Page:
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Marcus Hayes: Jalen Hurts realizes he must Trust the Processing for the Eagles

Marcus Hayes, The Philadelphia Inquirer on

Published in Football

PHILADELPHIA — Jalen Hurts knows where his salvation lies.

After a full day of training camp — practice, walk-through, meetings — Hurts on Monday evening sat for 16 minutes and 30 seconds with Ike Reese and Jon Marks, who host the afternoon show on 94-WIP. The conversation was remarkable for its candor and its ease.

Maybe that’s because of the presence of Reese, who spent the first seven seasons of his nine-year career with the Eagles. At any rate, Reese asked Hurts the sort of question Hurts has rebuffed since he landed at Alabama in 2016. This time, Hurts answered. And he answered correctly.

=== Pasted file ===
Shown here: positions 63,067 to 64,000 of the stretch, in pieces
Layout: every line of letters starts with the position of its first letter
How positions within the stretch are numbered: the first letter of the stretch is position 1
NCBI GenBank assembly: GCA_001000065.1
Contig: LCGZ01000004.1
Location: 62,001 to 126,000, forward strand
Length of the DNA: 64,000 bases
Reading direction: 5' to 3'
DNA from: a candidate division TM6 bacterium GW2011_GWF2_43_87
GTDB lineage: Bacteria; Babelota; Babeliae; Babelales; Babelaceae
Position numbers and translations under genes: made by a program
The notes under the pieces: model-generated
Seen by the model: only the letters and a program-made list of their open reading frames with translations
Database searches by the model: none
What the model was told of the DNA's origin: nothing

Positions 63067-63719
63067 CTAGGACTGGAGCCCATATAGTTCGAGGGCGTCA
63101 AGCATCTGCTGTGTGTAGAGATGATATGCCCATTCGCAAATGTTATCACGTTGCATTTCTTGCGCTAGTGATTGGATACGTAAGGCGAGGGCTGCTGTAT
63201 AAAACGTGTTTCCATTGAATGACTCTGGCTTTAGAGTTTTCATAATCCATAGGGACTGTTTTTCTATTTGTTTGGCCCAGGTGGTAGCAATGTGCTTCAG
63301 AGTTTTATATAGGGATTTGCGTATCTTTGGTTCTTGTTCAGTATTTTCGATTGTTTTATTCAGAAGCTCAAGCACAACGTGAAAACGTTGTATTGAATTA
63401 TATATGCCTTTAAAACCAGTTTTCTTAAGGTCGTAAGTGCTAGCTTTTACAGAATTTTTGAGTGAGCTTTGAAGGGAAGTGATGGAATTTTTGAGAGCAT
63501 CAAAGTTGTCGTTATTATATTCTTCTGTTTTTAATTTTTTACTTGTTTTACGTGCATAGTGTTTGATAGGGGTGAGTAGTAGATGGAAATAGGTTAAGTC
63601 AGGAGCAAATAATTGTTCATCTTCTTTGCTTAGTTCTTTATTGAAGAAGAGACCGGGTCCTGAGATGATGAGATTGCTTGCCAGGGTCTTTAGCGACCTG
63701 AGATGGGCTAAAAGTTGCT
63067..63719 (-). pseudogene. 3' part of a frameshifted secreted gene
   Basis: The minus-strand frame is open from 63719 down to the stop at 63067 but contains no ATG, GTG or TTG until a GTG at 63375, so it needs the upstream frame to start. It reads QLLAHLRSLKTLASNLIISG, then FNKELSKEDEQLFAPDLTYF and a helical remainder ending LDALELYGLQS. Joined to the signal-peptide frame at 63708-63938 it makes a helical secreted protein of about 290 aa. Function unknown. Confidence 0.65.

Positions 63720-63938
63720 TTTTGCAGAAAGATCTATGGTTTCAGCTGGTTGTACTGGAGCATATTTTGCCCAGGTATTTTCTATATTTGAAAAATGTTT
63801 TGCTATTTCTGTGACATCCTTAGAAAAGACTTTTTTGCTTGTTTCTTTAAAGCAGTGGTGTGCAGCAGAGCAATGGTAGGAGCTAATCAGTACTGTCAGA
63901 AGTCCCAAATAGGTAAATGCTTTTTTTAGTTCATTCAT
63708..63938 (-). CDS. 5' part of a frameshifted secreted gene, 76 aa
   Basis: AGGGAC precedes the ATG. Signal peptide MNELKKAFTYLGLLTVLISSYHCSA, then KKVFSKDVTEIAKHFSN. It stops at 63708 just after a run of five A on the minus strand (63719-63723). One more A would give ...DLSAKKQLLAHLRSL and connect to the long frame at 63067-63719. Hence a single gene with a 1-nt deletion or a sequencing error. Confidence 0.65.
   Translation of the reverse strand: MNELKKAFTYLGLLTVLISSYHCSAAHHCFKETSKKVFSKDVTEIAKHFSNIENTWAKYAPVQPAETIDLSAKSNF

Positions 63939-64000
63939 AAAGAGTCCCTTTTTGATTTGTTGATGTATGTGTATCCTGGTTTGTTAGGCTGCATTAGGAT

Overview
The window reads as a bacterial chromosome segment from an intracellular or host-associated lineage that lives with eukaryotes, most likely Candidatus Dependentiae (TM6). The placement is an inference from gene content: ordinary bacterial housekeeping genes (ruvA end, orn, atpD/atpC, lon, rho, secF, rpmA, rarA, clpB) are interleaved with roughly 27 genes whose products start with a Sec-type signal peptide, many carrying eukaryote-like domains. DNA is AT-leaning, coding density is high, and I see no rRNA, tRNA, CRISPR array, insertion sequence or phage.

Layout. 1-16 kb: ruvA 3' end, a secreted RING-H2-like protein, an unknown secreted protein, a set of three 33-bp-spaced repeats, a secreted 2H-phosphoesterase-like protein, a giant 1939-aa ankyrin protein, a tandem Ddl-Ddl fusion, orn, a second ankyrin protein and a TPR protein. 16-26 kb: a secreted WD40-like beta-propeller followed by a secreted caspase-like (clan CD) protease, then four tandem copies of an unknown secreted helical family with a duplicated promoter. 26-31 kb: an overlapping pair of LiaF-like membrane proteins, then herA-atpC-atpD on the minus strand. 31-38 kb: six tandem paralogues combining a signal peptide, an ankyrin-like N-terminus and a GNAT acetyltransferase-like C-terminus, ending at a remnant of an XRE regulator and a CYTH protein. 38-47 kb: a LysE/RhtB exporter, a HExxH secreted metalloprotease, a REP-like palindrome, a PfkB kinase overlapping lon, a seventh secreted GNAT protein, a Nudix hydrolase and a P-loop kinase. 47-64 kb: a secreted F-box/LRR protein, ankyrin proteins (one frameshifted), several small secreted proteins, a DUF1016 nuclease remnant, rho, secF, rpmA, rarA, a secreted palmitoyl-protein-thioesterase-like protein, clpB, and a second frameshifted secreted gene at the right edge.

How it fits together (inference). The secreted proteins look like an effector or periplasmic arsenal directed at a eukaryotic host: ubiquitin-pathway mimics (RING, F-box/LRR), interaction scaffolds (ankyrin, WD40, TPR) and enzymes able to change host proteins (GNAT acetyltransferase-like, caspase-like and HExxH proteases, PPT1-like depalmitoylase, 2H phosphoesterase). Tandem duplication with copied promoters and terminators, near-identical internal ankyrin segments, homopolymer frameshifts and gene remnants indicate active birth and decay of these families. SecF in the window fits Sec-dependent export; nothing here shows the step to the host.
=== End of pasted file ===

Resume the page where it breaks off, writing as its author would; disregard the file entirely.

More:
“We all set goals,” Reese began. ”What’s something that you want to improve on?”

“I think processing stuff,” Hurts replied, without hesitation. “Seeing it. And being consistent in that.”

This might not sound particularly revealing, forthcoming, or frank. For Hurts, who generally tosses word salads like a pantry chef, it was the stuff of a confessional.

 

Hurts, at 6-foot-1, knows he lacks the size advantage of other star quarterbacks: Justin Herbert is 6-6, Josh Allen is 6-5, Joe Burrow is 6-4, and Patrick Mahomes is 6-3. He’s never going to have the arm strength of those players, or even of other studs of lesser stature, like Russell Wilson or Kyler Murray.

But Hurts knows that if he can recognize coverages before the snap, and if he can manipulate defenders during a play, and if he can anticipate windows opening, then he can develop the timing and the accuracy and the mechanics that will compensate for his physical shortcomings.

That’s how Drew Brees got over. That’s how Steve Young got over. That’s Jalen Hurts’ ceiling.

Hurts also knows that, as long as he’s in Philadelphia, where offensive line is king, he’s going to have plenty of time to make decisions. He just needs to make the right ones.

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